Canon’s first Cinema EOS camera, the EOS C300, was launched in January 2012, a decade ago, and the company and the professionals in the industry are looking at what the next decade will bring.
Canon’s Cinema EOS System was announced in 2011, as the company paved the way for the transition from analog to digital equipment. At the time both film-analog and digital equipment were being used side-by-side in the cinema production industry, but as digitalization was continuing its spread, the company wanted to be prepared.
Digital cameras equipped with Super 35mm equivalent large-format sensors were becoming the mainstay of the industry and it was amid this environment that Canon leveraged its visual technologies, including the optical technologies cultivated since its founding, and launched its Cinema EOS System, thus formally marking its entry into the cinema production industry.
Aware that when developing equipment such as cameras and lenses for the cinema production market, it’s essential to have assistance from professionals in the field who use the equipment, Canon has always sought out feedback about performance, ease-of-use and recording styles from end-users on the front lines of cinema production.
A system used in film and television production
From the release of its first digital cinema cameras (EOS C300 / EOS C300 PL) and lenses (CN-E14.5-60mm T 2.6 L S / CN-E14.5-60mm T 2.6 L SP) in January 2012, Canon strives to develop products with designs and intuitive ergonomics that enable the shooting styles and visual expression demanded by professionals. Since its debut, the company’s line of products has received an abundance of support from professional filmmakers around the world.
Canon has continued to expand the boundaries of visual expression and pursue the development of devices with ever-evolving technology. The company’s first Cinema EOS camera, the EOS C300, which is equipped with a CMOS sensor that produces video reproduction comparable to 35mm film, was awarded a Technology and Engineering Emmy award from The National Academy of Television Arts & Sciences (NATAS) in 2012. What’s more, the company has been honored for its cinema lenses, having received another Technology and Engineering Emmy award in 2017 for its 4K cinema lenses that have earned high praise from the market for its excellent optical performance.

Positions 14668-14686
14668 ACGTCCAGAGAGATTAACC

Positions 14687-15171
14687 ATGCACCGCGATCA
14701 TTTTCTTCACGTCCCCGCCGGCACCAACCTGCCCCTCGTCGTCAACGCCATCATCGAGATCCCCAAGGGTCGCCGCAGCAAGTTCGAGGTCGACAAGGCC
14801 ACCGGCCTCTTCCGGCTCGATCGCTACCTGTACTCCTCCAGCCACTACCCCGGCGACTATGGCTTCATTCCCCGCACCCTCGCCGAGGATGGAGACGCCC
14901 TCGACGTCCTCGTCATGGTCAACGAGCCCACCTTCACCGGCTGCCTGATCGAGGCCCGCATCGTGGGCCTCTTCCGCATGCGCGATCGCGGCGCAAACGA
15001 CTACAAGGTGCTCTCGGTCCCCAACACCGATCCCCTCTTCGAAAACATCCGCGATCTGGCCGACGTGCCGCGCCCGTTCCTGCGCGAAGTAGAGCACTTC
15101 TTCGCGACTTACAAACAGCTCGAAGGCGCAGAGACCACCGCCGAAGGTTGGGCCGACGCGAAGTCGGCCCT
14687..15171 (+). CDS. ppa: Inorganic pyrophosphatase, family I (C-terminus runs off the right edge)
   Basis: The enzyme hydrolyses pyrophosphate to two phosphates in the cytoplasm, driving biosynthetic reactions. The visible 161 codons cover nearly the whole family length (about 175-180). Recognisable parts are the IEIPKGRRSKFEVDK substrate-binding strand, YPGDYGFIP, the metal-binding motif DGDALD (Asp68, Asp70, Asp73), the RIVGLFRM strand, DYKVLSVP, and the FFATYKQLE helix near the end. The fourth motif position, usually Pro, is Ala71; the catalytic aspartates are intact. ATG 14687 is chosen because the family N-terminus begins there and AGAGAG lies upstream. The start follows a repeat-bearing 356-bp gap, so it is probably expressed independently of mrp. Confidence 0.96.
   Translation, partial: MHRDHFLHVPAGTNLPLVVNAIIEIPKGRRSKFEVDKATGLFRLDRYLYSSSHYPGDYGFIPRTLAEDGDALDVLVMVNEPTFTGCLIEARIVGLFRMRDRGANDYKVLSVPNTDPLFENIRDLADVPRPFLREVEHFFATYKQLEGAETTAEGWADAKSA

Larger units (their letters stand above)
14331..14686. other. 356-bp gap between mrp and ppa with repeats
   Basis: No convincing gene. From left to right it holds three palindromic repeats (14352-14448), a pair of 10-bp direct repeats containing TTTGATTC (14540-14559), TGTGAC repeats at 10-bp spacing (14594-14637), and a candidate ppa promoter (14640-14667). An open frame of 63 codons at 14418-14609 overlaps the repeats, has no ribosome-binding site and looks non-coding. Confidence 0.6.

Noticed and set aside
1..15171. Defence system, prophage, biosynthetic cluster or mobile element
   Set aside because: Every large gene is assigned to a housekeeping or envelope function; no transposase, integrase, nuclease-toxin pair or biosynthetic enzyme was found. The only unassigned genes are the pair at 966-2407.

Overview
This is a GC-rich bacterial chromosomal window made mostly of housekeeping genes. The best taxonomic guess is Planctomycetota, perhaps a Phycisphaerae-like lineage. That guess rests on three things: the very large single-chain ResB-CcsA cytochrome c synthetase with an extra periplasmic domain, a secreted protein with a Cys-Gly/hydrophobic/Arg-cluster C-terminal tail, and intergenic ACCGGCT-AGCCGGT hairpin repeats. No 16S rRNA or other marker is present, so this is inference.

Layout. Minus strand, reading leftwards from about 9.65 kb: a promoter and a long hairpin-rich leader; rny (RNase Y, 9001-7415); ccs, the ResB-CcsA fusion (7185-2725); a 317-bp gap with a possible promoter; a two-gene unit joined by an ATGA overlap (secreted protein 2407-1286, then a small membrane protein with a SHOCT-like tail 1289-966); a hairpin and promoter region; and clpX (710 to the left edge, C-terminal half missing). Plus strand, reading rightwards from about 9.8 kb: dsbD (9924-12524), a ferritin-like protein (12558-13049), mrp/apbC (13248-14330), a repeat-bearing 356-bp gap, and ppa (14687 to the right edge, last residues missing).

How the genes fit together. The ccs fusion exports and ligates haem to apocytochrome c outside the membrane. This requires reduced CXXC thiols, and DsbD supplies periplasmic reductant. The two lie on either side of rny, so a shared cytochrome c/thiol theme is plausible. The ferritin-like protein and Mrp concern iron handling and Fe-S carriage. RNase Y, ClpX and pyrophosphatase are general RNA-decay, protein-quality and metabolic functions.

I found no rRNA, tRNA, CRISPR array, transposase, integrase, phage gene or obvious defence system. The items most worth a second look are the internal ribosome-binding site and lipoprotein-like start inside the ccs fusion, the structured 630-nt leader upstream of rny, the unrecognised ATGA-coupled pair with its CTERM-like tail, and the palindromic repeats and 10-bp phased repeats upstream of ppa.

Canon’s Cinema EOS System is widely used in the modern cinema production industry, including in film and television production. The EOS C300 Mark II (released in September 2015) digital cinema camera and eight cinema lenses were used to film the 2018 Academy Award-winning documentary Free Solo. The System was also honored at the Sundance Film Festival in January 2020, where the winner of the World Cinema Documentary Special Jury Award for Cinematography, ACASĂ, MY HOME, was filmed with the EOS C300 and EOS C100 Mark II cameras (released in December 2014).
Celebrating the date, Hiroto Okawara, Unit Executive, Image Solutions Business Unit 2 said:
“I am truly honored to have reached this ten-year milestone. It’s thanks to the support from all of you in the cinema production industry, we’ve made it all the way here from our very first steps into Hollywood. In order to help creators produce work as close to their ideals as possible, we will continue to push forward in our efforts to further develop the Cinema EOS System.
The cinema production industry evolves day by day, and Canon will also continue to implement new technologies in order to create products that serve the ever-diversifying needs of users.”
David Klein, member of the American Society of Cinematographers and Cinema EOS System user added:
“Canon still cameras and lenses have been in my hands since I was old enough to click a shutter. Canon’s cinema lenses have been in my hands for almost ten years now, and we have relied heavily on specific characteristics like their personality, sharpness, consistency, and reliability. The EOS-1D C camera has been in the arsenal since 2013, along with every flavor of EOS C300 cameras in some capacity, and they’ve all given us the images we want and need on a daily basis. So happy 10th-anniversary Cinema EOS System, we’re all looking forward to the next ten.”
Launched in 2011, Canon’s Cinema EOS System leverages the company’s strengths—including the ability to develop and manufacture in-house key features such as CMOS sensors, visual processing platform, and interchangeable lenses. Today, the system’s expansive lineup comprises 13 digital cinema cameras and 30 cinema lenses (as of November 4, 2021. Cinema lens count excludes the EF-EOS R 0.71X mount adapter). In addition to digital cinema cameras and lenses, the system is compatible with the company’s EOS Series RF and EF lenses, helping to support a diverse range of visual expression for creators everywhere.